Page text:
Cells are taken from another person whose tissue is closely matched. For allogeneic transplants from a bone marrow donor there is a high chance of GVHD and infection from the time when the patient is immune-compromised [4].

Cord Blood Transplant

Cord blood may be used for children. The cells are free of cancer, have just enough GVHD, but they are more likely to be attacked and die before engraftment. This technique has been used by thousands of people but there are generally not enough stem cells for an adult patient. The match can be less exact, rich in cells but low in volume [6].


When someone is too sick to wipe out their immune system they do it just enough treatment to kill some of the cancer, bone marrow, and immune system to allow for a donation. The new cells slowly take over hosts cells. This technique is not good for people with tons of cancer cells [4].

Side effects

2% of people will die from autologous transplants, <10% from allogeneic, and 40% from advanced cancer patients [6].

Common side effects are: graft-versus-host disease; infections; lung, kidney, liver, or heart problems; low thyroid function; fatigue, slowed growth and development; and infertility [4].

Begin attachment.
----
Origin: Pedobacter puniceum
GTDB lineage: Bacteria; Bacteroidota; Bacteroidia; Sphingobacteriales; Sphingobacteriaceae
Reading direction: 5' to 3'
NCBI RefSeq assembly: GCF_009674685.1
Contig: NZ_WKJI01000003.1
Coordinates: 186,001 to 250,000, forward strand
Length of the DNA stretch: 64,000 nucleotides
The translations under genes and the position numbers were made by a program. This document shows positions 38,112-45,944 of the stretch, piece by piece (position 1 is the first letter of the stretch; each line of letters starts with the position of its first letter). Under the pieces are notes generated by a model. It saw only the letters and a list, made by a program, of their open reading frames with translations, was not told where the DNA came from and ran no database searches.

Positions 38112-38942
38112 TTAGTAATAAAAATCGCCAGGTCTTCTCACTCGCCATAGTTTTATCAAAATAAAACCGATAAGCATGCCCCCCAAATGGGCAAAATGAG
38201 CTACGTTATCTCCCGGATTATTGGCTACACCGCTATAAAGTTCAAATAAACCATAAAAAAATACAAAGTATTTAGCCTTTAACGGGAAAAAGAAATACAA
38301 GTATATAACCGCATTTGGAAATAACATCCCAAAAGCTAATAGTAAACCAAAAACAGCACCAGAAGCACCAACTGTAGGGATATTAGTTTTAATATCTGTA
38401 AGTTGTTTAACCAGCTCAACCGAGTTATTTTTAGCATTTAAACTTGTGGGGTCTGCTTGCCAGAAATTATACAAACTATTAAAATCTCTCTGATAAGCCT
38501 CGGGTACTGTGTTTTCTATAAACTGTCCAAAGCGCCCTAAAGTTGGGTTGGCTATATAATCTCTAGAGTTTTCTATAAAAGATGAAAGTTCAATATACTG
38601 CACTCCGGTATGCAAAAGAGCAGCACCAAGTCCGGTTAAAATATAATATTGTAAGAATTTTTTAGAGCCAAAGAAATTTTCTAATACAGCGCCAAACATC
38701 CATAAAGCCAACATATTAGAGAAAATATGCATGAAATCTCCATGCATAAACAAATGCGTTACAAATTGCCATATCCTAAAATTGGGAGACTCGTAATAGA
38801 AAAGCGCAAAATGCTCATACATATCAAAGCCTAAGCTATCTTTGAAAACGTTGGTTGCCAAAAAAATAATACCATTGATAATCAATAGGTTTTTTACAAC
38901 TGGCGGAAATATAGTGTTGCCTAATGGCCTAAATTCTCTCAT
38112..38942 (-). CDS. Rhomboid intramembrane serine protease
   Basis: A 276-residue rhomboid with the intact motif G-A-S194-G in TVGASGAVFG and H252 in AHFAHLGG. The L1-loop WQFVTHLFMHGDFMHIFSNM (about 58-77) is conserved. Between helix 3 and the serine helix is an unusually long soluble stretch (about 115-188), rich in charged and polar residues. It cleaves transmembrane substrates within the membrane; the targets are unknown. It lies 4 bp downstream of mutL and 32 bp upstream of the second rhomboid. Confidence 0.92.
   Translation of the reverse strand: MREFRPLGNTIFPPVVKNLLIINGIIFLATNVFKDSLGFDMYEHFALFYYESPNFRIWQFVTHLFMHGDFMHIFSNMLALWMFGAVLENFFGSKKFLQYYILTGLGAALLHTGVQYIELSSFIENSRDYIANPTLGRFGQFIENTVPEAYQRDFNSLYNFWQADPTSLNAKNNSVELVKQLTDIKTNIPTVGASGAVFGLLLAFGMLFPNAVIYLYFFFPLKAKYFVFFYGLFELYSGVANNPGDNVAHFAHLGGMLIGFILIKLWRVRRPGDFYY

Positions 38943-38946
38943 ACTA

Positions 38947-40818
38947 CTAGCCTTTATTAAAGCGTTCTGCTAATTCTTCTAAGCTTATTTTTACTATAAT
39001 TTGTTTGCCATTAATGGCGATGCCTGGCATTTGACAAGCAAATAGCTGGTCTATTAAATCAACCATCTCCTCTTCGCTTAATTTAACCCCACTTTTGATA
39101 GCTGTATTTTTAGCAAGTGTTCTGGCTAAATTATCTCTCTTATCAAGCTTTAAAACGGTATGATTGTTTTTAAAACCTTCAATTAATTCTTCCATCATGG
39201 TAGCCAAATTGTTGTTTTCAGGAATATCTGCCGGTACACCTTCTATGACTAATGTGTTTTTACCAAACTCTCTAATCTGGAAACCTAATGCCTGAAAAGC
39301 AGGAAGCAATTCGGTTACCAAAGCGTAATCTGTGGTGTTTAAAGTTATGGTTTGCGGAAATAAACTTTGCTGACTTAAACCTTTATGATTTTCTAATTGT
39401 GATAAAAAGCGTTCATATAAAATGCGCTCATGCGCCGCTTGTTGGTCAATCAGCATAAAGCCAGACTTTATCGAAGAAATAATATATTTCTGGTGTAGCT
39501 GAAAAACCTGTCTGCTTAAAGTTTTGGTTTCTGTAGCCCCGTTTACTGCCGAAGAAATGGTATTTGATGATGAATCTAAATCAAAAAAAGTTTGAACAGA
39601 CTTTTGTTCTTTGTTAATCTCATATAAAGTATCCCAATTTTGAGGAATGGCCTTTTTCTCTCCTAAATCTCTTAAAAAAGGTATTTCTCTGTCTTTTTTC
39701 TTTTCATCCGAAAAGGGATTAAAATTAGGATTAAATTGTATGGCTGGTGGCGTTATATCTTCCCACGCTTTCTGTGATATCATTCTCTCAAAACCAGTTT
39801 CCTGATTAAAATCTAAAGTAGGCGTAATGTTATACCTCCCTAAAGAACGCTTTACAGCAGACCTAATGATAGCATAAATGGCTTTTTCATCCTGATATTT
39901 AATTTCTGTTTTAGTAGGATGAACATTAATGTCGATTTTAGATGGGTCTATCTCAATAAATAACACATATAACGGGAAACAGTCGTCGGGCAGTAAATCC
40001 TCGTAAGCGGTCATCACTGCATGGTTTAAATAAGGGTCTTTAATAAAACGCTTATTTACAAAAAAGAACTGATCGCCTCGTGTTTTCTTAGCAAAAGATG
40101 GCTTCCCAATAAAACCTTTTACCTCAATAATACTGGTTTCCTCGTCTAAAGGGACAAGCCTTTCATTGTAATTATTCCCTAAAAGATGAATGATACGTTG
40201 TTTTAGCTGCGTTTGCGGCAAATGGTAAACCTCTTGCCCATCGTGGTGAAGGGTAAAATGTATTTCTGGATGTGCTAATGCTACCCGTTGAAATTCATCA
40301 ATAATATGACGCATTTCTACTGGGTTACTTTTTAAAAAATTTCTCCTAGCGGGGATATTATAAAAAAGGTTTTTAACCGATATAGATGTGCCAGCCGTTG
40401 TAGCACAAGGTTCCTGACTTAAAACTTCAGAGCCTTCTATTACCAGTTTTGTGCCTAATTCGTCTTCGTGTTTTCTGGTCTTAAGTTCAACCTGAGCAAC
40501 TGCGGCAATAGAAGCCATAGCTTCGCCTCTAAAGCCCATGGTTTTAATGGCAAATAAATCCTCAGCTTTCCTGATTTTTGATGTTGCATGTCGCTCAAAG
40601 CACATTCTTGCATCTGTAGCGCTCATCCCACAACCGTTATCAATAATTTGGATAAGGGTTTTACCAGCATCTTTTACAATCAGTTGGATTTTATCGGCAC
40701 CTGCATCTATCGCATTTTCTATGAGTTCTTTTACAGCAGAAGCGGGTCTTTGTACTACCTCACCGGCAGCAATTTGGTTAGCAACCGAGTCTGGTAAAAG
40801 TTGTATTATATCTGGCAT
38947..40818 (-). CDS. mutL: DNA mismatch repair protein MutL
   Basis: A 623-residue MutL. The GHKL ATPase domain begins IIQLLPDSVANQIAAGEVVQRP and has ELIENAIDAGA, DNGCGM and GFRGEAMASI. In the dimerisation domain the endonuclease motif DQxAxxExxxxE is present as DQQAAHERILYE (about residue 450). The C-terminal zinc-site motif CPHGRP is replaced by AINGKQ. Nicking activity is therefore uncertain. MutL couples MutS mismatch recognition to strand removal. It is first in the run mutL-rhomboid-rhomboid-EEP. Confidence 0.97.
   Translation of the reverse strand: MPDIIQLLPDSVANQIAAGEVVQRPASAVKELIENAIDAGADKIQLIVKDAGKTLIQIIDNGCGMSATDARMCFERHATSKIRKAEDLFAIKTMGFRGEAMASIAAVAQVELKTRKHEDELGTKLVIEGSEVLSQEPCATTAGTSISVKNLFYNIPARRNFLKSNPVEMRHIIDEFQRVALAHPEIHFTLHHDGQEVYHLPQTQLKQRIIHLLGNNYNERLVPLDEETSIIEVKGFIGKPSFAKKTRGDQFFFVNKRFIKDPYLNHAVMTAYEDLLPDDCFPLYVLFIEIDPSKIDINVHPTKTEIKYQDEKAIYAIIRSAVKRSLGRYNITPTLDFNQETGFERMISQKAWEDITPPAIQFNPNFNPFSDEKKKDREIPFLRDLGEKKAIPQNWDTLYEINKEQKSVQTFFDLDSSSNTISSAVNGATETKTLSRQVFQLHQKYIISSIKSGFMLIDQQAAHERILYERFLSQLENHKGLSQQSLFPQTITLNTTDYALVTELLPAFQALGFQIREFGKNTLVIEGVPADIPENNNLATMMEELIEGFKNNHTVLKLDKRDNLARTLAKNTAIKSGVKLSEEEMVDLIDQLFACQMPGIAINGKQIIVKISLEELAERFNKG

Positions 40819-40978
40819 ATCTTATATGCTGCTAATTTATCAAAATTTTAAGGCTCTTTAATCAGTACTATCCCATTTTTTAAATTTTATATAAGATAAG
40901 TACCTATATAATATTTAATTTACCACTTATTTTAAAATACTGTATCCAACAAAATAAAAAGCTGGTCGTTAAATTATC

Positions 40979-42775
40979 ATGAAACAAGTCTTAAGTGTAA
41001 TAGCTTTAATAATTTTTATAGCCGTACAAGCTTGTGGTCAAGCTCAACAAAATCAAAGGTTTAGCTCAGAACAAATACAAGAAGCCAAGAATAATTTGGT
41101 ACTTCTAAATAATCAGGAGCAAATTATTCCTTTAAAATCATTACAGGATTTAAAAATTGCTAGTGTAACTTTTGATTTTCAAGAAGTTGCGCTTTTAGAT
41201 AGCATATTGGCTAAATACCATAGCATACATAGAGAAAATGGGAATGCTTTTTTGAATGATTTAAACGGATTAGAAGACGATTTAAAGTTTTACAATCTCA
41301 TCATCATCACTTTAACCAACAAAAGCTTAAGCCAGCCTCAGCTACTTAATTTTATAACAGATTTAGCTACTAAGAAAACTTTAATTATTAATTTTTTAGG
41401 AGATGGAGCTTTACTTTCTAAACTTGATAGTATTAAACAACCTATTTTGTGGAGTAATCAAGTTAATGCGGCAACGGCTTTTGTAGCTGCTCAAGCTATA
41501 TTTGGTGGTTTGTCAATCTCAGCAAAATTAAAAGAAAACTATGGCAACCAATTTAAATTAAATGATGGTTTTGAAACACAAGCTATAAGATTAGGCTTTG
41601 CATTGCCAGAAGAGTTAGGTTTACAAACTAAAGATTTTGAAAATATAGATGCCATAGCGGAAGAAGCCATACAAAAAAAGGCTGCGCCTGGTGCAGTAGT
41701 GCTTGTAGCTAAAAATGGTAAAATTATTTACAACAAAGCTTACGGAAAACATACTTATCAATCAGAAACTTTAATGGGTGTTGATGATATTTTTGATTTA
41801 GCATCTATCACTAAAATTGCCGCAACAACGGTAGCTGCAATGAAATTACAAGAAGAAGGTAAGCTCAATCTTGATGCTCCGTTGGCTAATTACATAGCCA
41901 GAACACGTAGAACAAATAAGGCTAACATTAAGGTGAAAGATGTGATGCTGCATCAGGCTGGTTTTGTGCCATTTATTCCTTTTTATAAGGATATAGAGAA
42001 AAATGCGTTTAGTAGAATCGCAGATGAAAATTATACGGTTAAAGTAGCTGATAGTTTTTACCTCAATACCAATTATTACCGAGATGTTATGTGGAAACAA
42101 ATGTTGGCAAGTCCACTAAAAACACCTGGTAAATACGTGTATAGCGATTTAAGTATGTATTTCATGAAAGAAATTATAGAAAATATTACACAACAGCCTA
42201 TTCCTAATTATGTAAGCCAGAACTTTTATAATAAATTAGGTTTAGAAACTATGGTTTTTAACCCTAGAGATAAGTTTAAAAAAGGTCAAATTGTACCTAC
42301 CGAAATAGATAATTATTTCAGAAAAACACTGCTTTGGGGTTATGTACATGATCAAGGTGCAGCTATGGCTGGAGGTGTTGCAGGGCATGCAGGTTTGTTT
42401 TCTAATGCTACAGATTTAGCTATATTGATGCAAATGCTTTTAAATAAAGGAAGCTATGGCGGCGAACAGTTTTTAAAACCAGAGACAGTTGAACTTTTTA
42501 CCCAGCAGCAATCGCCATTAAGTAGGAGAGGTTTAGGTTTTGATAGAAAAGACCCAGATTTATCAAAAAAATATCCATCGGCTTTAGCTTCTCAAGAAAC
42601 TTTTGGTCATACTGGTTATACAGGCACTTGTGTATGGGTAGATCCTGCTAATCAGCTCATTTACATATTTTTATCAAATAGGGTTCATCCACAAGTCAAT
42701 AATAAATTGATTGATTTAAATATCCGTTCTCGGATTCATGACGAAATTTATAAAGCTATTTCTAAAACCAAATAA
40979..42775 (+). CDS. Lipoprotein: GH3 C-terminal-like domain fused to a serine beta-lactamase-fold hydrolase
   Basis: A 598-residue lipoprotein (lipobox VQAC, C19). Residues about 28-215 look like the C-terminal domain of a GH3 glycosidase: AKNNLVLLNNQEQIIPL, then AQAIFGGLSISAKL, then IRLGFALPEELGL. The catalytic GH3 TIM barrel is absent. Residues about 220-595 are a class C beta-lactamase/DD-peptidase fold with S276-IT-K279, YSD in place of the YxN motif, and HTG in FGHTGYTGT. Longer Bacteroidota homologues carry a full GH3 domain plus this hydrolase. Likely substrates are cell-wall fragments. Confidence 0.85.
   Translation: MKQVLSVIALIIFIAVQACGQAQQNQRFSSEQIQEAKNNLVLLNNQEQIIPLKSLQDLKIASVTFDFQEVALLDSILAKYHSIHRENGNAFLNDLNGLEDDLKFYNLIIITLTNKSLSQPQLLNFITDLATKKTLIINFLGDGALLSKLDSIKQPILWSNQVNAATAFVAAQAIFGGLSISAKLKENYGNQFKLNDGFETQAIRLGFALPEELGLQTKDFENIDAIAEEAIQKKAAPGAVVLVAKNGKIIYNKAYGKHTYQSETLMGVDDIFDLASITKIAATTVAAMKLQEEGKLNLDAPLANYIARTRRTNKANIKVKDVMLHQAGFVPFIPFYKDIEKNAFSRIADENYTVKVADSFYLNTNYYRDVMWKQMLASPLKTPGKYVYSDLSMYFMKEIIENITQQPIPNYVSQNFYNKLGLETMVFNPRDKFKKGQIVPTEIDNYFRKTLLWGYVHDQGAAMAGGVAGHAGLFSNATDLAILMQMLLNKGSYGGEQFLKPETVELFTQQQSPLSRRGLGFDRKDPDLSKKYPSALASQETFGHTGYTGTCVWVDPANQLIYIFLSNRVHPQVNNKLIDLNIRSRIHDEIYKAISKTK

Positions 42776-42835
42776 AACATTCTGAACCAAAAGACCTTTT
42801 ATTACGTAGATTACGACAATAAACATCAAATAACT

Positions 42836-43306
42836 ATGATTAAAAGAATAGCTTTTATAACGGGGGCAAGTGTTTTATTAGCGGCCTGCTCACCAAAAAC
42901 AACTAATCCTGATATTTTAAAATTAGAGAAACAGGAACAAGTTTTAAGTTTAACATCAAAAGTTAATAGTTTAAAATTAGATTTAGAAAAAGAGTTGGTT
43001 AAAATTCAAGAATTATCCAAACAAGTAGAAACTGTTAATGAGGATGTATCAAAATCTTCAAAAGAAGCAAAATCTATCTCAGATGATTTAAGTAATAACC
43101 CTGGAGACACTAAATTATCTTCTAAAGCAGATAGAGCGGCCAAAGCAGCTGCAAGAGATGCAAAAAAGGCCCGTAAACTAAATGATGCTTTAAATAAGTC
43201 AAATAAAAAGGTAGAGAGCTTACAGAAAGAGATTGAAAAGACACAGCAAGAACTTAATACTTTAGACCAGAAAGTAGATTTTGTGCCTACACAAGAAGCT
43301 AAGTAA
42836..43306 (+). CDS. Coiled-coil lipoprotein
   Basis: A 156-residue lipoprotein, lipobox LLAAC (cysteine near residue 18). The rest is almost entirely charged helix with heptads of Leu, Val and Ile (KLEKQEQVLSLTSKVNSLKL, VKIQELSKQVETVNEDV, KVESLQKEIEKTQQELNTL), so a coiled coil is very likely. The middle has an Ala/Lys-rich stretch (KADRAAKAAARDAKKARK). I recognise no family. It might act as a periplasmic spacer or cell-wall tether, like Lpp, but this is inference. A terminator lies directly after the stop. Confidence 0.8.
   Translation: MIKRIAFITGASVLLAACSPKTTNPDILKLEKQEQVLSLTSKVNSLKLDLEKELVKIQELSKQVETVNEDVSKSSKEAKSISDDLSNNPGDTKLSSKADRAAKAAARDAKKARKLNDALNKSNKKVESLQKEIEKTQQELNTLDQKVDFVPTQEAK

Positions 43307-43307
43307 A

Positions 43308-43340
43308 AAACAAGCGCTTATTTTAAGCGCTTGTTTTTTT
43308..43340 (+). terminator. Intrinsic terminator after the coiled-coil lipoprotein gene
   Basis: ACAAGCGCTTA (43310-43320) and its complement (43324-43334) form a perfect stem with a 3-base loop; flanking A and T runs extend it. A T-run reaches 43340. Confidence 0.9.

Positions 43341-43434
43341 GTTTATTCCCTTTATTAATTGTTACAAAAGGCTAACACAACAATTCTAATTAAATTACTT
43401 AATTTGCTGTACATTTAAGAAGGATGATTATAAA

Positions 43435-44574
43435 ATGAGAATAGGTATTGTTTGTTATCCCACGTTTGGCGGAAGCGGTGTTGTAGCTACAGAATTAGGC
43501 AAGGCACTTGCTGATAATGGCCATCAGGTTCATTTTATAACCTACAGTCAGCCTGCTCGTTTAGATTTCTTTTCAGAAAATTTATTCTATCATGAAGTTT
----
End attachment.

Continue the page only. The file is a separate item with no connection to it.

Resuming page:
GVHD is prevented through the use of methotrexate which is also used to help with arthritis, it blocks enzymes involved in the immune system. GVHD decreases the chance of relapse because the new immune cells attack the cancer cells [6].


1. Parapia, L. A. (2007). Trepanning or trephines: a history of bone marrow biopsy. British Journal of Haematology.

2. Martin, Douglas (20 October 2010). "Dr. Georges Mathé, Transplant Pioneer, Dies at 88". New York Times.

3. Hutter, G. (2009). Transplantation of selected or transgenic blood stem cells – a future treatment for hiv/aids?.Journal of the International AIDS Society.

4. (2011). Stem cell transplant (peripheral blood, bone marrow, and cord blood transplants). American Cancer Society.

5. Lagasse, E. (2000). Purified hematopoietic stem cells can differentiate into hepatocytes in vivo. Nature Medicine.

6. Copelan, E. A. (2006). Hematopoietic stem-cell transplantation. The New England Journal of Medicine.

7. Huzicka. (1997). Could bone marrow transplantation cure aids/: review. Medical Hypothesis.